This material is reproduced with permission of the McGraw -Hill
companies).
The lead angle of 11 is required for stress concentration and singularity
reduction at the solder joint
1.4 Printed Circuit Board SMT Design
Guidelines
Leads are acting as the compliant member for the leaded type of surface
mount devices (SMDs) since they allow expansion differences between
the component and the substrate. These differences are caused by
variations in the coefficient of thermal expansion (CTE) and in the
temperature due to the energy dissipation occurs within the device.
In case of using unleaded surface mount devices (SMDs), the device is
directly soldered to the substrate surface and therefore, the solder joint
here is considered the compliant member.
This solder joint receives the stresses resulting from the differential
movement of the devices body and the substrate material. The solder joint
may receive stresses that are sufficient to result in a joint stress crack due
to the mechanical properties of the solder used in the soldering operation.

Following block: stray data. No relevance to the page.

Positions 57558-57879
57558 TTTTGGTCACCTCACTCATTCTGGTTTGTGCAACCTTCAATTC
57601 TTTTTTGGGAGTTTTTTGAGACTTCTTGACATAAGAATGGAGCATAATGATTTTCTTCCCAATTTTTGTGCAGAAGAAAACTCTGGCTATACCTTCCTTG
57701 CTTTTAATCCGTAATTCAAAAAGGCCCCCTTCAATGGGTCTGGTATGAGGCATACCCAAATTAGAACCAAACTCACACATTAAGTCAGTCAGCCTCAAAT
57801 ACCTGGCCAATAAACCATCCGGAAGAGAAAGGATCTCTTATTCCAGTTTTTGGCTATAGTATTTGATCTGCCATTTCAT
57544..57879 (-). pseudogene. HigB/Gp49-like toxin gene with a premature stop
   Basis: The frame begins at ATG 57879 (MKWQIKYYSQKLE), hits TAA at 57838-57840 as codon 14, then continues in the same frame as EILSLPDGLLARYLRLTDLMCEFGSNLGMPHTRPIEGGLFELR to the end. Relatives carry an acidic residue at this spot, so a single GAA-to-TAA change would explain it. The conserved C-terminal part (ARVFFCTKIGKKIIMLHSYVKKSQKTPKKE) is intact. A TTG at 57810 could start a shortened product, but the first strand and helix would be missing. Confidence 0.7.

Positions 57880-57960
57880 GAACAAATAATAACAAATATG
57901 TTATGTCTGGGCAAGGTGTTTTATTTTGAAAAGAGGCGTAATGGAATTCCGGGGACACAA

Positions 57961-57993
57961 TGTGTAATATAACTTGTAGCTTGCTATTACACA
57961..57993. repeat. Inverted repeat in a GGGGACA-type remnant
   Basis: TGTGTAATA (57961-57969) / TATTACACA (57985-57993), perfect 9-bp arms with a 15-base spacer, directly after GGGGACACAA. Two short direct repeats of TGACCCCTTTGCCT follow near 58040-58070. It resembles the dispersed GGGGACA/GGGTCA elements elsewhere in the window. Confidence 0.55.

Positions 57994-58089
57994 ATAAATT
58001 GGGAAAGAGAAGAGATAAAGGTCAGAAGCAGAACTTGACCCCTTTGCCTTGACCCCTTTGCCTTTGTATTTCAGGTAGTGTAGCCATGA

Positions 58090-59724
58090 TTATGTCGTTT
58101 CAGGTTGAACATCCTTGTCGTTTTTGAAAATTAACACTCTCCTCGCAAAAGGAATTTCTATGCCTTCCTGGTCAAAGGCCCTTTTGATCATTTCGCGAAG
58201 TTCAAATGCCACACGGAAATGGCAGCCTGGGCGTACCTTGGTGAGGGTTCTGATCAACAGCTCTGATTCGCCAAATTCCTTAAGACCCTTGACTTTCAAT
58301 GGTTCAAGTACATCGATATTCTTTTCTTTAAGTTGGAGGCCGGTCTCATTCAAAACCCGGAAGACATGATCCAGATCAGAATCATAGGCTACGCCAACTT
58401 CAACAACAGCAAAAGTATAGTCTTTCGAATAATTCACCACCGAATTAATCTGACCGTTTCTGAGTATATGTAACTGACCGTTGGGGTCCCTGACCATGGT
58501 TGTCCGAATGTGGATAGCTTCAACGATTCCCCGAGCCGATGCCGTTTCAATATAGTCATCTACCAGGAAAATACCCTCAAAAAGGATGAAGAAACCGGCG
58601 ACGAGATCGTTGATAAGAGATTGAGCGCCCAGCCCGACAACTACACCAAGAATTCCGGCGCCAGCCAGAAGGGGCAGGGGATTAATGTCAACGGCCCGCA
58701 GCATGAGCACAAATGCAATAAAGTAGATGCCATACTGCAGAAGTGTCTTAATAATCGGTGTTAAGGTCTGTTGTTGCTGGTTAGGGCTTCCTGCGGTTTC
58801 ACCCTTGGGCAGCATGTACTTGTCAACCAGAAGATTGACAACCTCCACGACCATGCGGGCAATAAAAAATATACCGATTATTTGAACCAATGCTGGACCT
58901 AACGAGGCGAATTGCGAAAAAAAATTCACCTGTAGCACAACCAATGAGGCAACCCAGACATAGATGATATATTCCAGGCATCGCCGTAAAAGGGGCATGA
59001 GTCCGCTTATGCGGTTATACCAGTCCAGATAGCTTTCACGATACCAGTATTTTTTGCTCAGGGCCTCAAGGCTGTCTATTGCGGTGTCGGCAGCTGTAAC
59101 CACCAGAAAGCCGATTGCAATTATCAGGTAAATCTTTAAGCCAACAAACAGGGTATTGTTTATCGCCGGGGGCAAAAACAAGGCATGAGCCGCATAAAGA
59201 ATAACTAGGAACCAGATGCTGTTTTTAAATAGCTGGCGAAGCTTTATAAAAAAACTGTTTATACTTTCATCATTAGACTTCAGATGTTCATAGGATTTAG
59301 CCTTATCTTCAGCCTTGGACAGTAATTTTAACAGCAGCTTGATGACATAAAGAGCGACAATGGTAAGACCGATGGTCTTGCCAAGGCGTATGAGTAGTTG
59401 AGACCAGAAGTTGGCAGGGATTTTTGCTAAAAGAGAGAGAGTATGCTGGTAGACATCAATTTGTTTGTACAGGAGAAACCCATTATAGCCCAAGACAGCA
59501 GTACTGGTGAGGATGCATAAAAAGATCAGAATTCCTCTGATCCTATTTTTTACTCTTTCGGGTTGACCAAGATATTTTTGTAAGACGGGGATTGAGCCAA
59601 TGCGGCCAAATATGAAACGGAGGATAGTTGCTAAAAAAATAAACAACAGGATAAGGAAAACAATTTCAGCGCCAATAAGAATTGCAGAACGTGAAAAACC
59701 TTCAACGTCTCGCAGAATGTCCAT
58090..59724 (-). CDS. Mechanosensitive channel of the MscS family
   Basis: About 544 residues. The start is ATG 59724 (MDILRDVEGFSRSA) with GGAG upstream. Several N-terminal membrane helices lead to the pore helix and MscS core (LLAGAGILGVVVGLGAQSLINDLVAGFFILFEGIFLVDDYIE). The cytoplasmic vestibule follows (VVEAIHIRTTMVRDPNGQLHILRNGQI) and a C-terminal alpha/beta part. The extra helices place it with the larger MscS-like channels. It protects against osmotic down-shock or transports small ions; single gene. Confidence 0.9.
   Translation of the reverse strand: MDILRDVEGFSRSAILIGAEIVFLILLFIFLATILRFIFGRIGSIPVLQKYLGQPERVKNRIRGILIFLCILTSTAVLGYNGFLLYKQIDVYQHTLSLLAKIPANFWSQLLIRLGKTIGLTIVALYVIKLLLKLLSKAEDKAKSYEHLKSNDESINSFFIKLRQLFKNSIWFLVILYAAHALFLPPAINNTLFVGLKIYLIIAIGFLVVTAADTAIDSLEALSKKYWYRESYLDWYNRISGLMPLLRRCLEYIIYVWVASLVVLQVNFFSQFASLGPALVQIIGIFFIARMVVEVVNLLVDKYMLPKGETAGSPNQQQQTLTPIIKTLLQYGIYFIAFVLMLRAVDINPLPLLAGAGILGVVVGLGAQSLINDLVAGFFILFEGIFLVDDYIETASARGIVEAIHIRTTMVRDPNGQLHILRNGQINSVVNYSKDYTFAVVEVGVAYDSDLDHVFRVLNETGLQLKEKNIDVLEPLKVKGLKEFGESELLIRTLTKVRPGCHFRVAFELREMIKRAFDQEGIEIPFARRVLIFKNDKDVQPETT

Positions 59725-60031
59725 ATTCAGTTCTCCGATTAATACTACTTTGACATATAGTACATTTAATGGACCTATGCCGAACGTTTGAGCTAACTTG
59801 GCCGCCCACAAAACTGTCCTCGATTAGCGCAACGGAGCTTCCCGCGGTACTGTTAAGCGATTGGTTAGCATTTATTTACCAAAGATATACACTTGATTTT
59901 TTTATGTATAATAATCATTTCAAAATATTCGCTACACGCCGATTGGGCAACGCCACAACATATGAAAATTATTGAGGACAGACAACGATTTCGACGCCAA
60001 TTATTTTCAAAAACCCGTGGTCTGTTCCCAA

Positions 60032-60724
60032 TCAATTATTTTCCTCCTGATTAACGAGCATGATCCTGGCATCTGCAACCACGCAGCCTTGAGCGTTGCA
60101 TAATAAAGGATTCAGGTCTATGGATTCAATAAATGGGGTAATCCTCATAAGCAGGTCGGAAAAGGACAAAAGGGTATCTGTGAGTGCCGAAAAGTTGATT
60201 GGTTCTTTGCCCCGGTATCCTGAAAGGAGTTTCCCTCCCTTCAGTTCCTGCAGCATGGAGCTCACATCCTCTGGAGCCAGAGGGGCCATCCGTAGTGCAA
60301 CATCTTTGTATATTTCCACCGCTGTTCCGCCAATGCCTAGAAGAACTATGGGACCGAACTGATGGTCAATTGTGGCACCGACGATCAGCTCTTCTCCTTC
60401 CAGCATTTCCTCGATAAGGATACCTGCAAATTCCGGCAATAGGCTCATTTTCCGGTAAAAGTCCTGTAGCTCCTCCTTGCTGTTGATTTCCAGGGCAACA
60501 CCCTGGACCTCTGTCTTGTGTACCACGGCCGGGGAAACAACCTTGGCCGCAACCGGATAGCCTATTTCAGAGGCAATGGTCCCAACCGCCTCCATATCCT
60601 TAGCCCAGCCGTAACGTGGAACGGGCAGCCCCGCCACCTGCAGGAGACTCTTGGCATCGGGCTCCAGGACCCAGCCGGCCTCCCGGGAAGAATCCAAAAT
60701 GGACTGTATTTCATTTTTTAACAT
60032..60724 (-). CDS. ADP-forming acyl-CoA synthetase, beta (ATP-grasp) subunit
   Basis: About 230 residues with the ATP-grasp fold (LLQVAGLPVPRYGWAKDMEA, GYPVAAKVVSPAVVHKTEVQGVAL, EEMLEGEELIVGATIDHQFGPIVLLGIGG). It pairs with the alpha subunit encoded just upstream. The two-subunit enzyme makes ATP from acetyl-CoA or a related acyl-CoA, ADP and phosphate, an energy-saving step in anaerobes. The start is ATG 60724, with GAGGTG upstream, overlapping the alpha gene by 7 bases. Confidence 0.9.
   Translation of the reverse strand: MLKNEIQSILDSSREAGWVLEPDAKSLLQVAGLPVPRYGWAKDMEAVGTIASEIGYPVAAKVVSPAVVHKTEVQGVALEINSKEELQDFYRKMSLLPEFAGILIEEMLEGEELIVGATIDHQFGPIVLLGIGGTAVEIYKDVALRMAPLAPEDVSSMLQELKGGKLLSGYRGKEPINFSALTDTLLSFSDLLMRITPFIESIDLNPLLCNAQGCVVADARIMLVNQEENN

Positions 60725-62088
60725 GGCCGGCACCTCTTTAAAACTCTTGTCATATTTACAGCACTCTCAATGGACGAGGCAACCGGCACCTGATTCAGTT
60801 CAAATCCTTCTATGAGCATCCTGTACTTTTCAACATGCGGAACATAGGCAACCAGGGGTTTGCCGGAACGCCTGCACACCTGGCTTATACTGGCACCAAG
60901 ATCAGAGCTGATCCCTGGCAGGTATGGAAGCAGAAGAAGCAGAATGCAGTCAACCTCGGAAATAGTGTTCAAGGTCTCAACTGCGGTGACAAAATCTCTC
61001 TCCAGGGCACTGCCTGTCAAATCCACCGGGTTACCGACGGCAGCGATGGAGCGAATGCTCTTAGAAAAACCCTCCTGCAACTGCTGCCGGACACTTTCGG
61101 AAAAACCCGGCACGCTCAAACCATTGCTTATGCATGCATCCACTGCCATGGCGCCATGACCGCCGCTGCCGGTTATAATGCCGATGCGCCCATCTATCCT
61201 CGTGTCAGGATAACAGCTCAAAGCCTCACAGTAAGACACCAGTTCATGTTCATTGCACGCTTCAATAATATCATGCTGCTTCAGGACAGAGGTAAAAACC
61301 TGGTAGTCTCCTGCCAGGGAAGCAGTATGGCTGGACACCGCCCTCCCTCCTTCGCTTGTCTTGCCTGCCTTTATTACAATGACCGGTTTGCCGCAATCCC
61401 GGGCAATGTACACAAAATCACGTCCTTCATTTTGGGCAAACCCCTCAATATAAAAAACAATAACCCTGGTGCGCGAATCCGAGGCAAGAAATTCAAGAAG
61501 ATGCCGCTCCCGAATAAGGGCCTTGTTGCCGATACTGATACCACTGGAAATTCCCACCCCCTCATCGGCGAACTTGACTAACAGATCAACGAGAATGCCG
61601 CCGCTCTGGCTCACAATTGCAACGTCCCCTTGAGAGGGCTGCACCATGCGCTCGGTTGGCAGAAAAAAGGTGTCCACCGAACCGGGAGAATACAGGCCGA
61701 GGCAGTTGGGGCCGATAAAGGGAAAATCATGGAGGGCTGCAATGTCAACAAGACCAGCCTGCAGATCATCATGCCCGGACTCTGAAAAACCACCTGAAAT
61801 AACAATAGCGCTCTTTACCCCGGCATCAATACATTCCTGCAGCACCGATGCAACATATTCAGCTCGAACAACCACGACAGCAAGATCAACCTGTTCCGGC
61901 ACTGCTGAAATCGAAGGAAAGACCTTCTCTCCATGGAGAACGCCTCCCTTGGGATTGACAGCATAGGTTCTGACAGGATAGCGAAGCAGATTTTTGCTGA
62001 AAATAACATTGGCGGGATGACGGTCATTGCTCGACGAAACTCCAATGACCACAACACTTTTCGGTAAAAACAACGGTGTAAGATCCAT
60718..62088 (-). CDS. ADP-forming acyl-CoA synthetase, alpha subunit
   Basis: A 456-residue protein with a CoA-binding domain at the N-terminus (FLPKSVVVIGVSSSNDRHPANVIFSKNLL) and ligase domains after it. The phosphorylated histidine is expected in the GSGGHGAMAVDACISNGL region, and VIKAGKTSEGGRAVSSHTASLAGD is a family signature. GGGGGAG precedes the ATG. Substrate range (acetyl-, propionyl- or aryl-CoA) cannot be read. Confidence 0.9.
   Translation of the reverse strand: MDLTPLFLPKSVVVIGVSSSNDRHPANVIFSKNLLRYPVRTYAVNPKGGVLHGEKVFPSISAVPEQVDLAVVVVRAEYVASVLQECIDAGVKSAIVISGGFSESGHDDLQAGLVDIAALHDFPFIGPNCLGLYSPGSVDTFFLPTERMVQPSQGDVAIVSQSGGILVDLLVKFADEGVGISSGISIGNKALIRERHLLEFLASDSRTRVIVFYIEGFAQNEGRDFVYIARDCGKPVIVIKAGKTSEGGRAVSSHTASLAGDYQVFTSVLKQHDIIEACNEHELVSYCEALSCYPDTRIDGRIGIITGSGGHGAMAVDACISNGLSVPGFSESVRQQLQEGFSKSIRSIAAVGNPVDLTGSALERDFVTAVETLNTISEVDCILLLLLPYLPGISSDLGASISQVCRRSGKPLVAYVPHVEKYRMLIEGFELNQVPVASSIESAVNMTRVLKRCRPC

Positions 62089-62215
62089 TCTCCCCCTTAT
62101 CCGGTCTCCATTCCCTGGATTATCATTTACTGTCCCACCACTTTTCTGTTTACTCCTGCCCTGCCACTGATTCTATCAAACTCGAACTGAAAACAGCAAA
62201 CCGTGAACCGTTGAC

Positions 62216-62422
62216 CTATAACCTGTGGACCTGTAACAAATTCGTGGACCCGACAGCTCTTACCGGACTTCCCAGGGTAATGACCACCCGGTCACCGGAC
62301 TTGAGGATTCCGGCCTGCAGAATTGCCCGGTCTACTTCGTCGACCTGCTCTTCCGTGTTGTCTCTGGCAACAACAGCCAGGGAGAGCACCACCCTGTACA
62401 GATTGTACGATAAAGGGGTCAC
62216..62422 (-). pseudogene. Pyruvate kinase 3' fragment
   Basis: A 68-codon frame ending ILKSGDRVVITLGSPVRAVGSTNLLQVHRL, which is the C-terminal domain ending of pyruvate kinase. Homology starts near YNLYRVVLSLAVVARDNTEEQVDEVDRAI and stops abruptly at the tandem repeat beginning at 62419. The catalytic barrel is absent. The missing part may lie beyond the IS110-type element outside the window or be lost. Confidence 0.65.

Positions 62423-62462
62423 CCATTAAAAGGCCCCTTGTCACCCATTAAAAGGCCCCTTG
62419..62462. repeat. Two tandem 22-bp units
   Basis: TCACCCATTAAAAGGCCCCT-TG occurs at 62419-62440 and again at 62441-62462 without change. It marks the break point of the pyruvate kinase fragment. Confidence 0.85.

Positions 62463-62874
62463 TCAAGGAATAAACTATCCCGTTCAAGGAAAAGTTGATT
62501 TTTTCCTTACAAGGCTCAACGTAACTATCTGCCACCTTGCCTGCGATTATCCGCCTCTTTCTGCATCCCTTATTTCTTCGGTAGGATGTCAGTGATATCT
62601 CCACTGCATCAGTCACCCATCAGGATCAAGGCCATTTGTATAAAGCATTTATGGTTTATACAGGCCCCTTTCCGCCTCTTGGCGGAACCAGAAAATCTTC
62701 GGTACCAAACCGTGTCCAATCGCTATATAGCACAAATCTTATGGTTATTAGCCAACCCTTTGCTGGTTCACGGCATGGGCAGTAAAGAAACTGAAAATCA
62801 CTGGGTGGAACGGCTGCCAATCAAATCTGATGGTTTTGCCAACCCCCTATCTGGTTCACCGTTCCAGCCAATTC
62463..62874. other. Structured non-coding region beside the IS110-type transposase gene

This type of solder joint stress crack induced by power cycling of the
electronic package assembly as shown in Figure 1.2.
This solder joint crack will not be discovered until field usage of the
electronic package assembly for a period of time and when the solder joint
starts to be weakened to the point where the crack forms, leading to
fatigue and failure.
The component surface area is considered one of the most important
factors in this subject. Stresses due to the component and substrate
3


I
I
Figure 1.2 Insufficient Joint Compliancy During Power Cycling Causing Joint
Cracking Between the Device and Epoxy Substrate [3]
coefficient of thermal expansion (CTE) differences are small if the
components surface area is small. This fact explains why small surface
mounts on epoxy substrate do not result in enough stresses for solder
joints to crack.
1.5 Substrate Materials
Due to the large differences between the coefficient of thermal expansion
(CTE) of the integrated circuit chip and the substrate that is mounted on,
solder joint cracking would easily occur under thermal conditions. In
order to overcome this reliability issue when mounting the chip onto
epoxy laminates, suitable substrate materials selection have been
developed and evaluated as shown in table 1.1.
4


Substrate material Glass transi- tion temper- ature TC Coeffi- cient of thermal expan- sion (CTE), ppmTC Lateral thermal conductiv- ity, Btu/h ft F XY tensile mod- ules, psi x 10-6 Mois- ture absorp- tion, % by weight
G-10 epoxy fiber- glass 125 14-18 0.2 2.5 0.10